DDR4 memory protections are broken wide open by new Rowhammer technique

Rowhammer exploits that allow unprivileged attackers to change or corrupt data stored in vulnerable memory chips are now possible on virtually all DDR4 modules due to a new approach that neuters defenses chip manufacturers added to make their wares more resistant to such attacks.

Rowhammer attacks work by accessing—or hammering—physical rows inside vulnerable chips millions of times per second in ways that cause bits in neighboring rows to flip, meaning 1s turn to 0s and vice versa. Researchers have shown the attacks can be used to give untrusted applications nearly unfettered system privileges, bypass security sandboxes designed to keep malicious code from accessing sensitive operating system resources, and root or infect Android devices, among other things.

All previous Rowhammer attacks have hammered rows with uniform patterns, such as single-sided, double-sided, or n-sided. In all three cases, these “aggressor” rows—meaning those that cause bitflips in nearby “victim” rows—are accessed the same number of times.

Rowhammer access patterns from previous work, showing spatial arrangement of aggressor rows (in black) and victim rows (in orange and cream) in DRAM memory.
Rowhammer access patterns from previous work, showing spatial arrangement of aggressor rows (in black) and victim rows (in orange and cream) in DRAM memory.
Jattke et al.
Relative activation frequency, i.e., number of ACTIVATEs per aggressor row in a Rowhammer pattern. Notice how they hammer aggressors uniformly.
Relative activation frequency, i.e., number of ACTIVATEs per aggressor row in a Rowhammer pattern. Notice how they hammer aggressors uniformly.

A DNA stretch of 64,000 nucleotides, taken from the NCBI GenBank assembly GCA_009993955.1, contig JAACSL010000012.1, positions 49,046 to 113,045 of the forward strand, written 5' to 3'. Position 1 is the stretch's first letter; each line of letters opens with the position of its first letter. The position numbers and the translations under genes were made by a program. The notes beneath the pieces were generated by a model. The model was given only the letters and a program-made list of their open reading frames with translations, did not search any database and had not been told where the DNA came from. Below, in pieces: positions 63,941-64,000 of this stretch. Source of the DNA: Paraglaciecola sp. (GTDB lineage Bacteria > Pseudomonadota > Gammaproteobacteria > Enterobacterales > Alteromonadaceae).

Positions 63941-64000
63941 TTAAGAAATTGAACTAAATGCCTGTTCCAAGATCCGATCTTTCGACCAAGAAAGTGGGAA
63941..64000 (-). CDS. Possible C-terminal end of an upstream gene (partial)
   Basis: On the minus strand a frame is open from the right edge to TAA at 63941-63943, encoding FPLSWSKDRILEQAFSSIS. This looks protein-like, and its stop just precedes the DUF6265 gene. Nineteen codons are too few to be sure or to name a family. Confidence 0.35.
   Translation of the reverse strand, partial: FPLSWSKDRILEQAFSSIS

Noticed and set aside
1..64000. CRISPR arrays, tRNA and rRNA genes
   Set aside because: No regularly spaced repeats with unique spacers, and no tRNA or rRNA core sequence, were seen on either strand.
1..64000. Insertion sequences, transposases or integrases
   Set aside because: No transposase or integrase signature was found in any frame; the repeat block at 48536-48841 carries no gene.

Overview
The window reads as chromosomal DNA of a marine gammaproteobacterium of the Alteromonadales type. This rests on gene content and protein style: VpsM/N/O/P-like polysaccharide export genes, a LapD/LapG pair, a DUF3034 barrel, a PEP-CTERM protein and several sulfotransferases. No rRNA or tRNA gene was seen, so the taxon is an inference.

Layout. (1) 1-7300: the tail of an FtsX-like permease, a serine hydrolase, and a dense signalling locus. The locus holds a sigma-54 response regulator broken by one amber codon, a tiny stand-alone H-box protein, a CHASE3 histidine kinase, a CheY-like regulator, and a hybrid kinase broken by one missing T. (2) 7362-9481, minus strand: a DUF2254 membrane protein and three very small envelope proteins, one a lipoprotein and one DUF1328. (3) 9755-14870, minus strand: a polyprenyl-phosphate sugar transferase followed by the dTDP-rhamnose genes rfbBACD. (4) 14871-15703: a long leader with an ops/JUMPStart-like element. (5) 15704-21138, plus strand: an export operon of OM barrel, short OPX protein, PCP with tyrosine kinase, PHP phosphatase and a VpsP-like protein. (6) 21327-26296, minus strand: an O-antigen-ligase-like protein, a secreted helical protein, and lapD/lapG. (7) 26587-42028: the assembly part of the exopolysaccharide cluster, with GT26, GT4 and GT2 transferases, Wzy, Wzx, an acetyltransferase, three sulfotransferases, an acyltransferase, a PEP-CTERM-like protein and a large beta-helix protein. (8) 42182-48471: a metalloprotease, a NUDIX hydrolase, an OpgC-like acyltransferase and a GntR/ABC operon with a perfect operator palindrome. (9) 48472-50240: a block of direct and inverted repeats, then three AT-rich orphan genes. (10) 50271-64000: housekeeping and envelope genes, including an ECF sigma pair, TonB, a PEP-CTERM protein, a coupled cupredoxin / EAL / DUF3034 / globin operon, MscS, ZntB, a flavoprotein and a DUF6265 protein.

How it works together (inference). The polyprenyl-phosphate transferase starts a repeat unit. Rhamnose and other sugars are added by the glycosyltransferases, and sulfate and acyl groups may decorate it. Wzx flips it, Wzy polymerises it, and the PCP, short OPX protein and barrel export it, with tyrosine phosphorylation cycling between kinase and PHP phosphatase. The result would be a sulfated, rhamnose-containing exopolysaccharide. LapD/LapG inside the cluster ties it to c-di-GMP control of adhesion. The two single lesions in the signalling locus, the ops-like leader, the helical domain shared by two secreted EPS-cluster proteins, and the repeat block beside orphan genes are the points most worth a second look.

Jattke et al.

Bypassing all in-DRAM mitigations

Research published on Monday presented a new Rowhammer technique. It uses non-uniform patterns that access two or more aggressor rows with different frequencies. The result: all 40 of the randomly selected DIMMs in a test pool experienced bitflips, up from 13 out of 42 chips tested in previous work from the same researchers.

[…]

The effects of previous Rowhammer demonstrations have been serious. In one case, researchers were able to gain unrestricted access to all physical memory by flipping bits in the page table entry, which maps the memory address locations. The same research also demonstrated how untrusted applications could gain root privileges. In another case, researchers used Rowhammer to pluck a 2048-bit encryption key out of memory.

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Source: DDR4 memory protections are broken wide open by new Rowhammer technique | Ars Technica

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